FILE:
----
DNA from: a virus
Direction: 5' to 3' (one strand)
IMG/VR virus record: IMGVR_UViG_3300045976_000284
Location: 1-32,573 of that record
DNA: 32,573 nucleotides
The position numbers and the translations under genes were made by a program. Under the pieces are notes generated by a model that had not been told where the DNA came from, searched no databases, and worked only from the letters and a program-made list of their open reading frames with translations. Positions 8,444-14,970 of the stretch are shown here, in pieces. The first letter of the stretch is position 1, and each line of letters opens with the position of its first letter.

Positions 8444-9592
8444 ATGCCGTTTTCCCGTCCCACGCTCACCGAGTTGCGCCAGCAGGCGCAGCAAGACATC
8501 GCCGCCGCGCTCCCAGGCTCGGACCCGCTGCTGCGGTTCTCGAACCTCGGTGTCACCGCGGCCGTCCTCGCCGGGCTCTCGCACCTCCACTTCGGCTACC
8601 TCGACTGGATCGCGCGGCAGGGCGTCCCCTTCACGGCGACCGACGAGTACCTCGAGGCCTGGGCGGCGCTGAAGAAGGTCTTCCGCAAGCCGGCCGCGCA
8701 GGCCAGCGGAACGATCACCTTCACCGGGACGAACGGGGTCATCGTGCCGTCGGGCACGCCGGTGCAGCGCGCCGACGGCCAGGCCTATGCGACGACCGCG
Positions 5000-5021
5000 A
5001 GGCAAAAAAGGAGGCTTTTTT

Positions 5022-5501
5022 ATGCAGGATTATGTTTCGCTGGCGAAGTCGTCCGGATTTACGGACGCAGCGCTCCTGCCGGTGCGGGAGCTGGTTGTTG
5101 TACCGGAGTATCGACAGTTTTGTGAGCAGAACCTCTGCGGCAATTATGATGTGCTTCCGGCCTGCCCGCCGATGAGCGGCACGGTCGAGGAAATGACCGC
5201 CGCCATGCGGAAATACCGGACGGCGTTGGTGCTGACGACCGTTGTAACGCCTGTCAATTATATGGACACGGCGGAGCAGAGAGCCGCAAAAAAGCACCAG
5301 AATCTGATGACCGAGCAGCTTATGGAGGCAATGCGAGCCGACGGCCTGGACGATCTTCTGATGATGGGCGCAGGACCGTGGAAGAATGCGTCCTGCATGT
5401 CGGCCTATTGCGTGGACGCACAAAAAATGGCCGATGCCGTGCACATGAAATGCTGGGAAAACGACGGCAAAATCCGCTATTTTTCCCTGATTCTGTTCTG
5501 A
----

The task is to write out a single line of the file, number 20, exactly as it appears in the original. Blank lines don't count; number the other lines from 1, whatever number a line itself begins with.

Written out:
5401 CGGCCTATTGCGTGGACGCACAAAAAATGGCCGATGCCGTGCACATGAAATGCTGGGAAAACGACGGCAAAATCCGCTATTTTTCCCTGATTCTGTTCTG